Mathematician solves 64-year-old ‘diophantine puzzle’

An American mathematician has solved part of a problem that has remained unsolved for 64 years.

Andrew Booker, reader of pure mathematics at the University of Bristol in the UK, discovered how to express the number 33 as the sum of three cubes.

Mathematicians have been trying to solve this specific puzzle since at least 1955. And more generally, these types of problems fall into a category known as “Diophantine equations”.

“They are named after the mathematician Diophantus, who lived in the 3rd century AD, but many special cases go back much further – as far back as Babylonian mathematics 4,000 years ago – and their study has emerged independently in several cultures. old ones,” Booker said. Newsweek. “Apart from historical interest, Diophantine equations have proven to be a very rich field of study for mathematicians.”

“On the one hand, they’re appealing because of their apparent simplicity — ultimately, they’re just questions about ordinary whole numbers,” he said. “On the other hand, their solutions can display mind-boggling levels of complexity – they can range from easy to impossible to solve.”

Despite enormous advances in computer technology over the past few decades, there remained two whole numbers less than 100 – 33 and 42 – that no one had been able to express as the sum of three cubes. (There is a group of numbers that are known to have no solution, those that leave a remainder of 4 or 5 when divided by 9.)

But Booker has now shown that the number 33 can be expressed as: (8,866,128,975,287,528)³ + (–8,778,405,442,862,239)³ + (–2,736,111,468,807,040)³.

The mathematician was inspired to try and solve the problem after watching a YouTube video featuring a former professor at Bristol, Tim Browning.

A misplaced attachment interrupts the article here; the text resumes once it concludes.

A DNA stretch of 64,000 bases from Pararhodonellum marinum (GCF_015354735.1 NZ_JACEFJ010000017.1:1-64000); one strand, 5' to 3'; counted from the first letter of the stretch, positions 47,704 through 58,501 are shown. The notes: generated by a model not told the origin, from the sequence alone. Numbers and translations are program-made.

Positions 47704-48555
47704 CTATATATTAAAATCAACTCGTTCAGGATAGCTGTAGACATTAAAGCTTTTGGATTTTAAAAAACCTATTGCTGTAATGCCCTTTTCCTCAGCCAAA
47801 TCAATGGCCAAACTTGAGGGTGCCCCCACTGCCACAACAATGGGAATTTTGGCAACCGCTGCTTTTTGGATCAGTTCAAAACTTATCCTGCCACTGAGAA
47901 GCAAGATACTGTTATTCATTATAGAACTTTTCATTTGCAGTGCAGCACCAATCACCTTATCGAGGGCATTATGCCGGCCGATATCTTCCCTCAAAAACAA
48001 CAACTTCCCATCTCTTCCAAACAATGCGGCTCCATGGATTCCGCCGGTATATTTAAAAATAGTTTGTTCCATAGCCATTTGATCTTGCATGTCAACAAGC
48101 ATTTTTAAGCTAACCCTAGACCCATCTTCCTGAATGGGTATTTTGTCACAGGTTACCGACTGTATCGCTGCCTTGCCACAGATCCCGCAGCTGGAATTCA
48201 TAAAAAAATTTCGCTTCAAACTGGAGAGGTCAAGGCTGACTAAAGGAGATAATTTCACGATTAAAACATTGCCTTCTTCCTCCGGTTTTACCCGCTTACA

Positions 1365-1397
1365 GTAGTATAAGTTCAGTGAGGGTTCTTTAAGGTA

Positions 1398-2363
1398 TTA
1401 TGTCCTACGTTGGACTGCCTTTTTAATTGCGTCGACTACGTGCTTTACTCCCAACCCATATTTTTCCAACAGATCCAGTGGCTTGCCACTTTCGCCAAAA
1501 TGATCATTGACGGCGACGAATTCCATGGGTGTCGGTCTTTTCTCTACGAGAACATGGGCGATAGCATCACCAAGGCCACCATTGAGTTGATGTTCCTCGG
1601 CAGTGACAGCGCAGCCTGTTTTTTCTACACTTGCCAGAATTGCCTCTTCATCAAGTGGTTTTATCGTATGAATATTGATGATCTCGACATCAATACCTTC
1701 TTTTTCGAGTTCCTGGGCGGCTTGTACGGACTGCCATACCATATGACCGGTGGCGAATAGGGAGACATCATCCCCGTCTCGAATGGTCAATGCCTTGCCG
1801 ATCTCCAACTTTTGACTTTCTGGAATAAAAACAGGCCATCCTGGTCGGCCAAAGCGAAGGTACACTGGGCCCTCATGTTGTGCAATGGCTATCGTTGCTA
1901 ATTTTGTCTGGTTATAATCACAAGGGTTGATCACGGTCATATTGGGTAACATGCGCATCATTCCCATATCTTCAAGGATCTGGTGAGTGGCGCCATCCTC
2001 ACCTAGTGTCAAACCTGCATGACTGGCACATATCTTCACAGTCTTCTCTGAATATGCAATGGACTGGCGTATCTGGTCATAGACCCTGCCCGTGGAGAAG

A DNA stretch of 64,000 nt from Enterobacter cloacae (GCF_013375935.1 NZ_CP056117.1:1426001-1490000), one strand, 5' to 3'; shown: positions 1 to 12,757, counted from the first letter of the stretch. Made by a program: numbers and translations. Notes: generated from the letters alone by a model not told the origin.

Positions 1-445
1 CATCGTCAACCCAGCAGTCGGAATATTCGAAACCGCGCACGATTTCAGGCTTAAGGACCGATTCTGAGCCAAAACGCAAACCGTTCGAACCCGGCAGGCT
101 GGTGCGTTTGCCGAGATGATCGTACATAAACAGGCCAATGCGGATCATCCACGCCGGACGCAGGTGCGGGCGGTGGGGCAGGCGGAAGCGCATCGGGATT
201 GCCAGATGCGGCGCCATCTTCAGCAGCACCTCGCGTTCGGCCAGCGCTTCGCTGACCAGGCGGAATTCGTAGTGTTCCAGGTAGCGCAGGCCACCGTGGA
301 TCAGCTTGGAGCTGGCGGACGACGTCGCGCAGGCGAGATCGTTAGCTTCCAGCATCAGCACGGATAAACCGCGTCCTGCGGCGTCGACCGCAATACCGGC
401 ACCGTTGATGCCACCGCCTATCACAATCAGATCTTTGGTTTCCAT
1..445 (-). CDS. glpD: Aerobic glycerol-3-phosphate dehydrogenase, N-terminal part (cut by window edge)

“The video was called ‘The Uncracked Problem,'” Booker said in a statement. “It made me want to try!”

And with the help of a computer, he was able to identify the solution: “I found a search algorithm that refines previous methods and allows us to target a specific number, like 33 or 42, more efficiently,” said he declared. “The short article I wrote on the subject focuses mainly on the theoretical analysis of these refinements, but a large part of it also on the ever-increasing computing power. Improvements in algorithms and the law of Moore are what allows us to reach the beaches that we can today.”

“I had a pretty good guess that I would find something for one of the numbers below 1000,” he said in the statement. “But I didn’t know it would be the number 33. We don’t know if the remaining numbers have infinite solutions, or how often those solutions are. It’s quite mysterious.”

Some mathematicians have suggested that some of the remaining unsolved numbers – aside from the group that leaves a remainder of 4 or 5 – are simply unsolvable. However, developments like the last solution suggest that all eligible numbers have a solution.

“Some numbers — the ones that leave the remainder 4 or 5 when you divide them by 9 — don’t have a solution, and that’s something we can prove,” Booker said. Newsweek. “With the exception of these, we assume that all other numbers should have solutions, but they may be very rare. This rarity is what makes solutions difficult to find and also difficult to analyze theoretically – at least point that the question might be undecidable.”

“Many numbers have solutions that aren’t too hard to find, but every once in a while you come across a stubborn one that resists all of our attempts to find it,” he said. “For example, now that 33 have been found, there are still 12 numbers below 1,000 with no known solutions.”

The mathematician is now working with Andrew Sutherland of MIT to try to find the solution for the final unsolved number less than 100—42.

This article has been updated to include additional comments from Andrew Booker.

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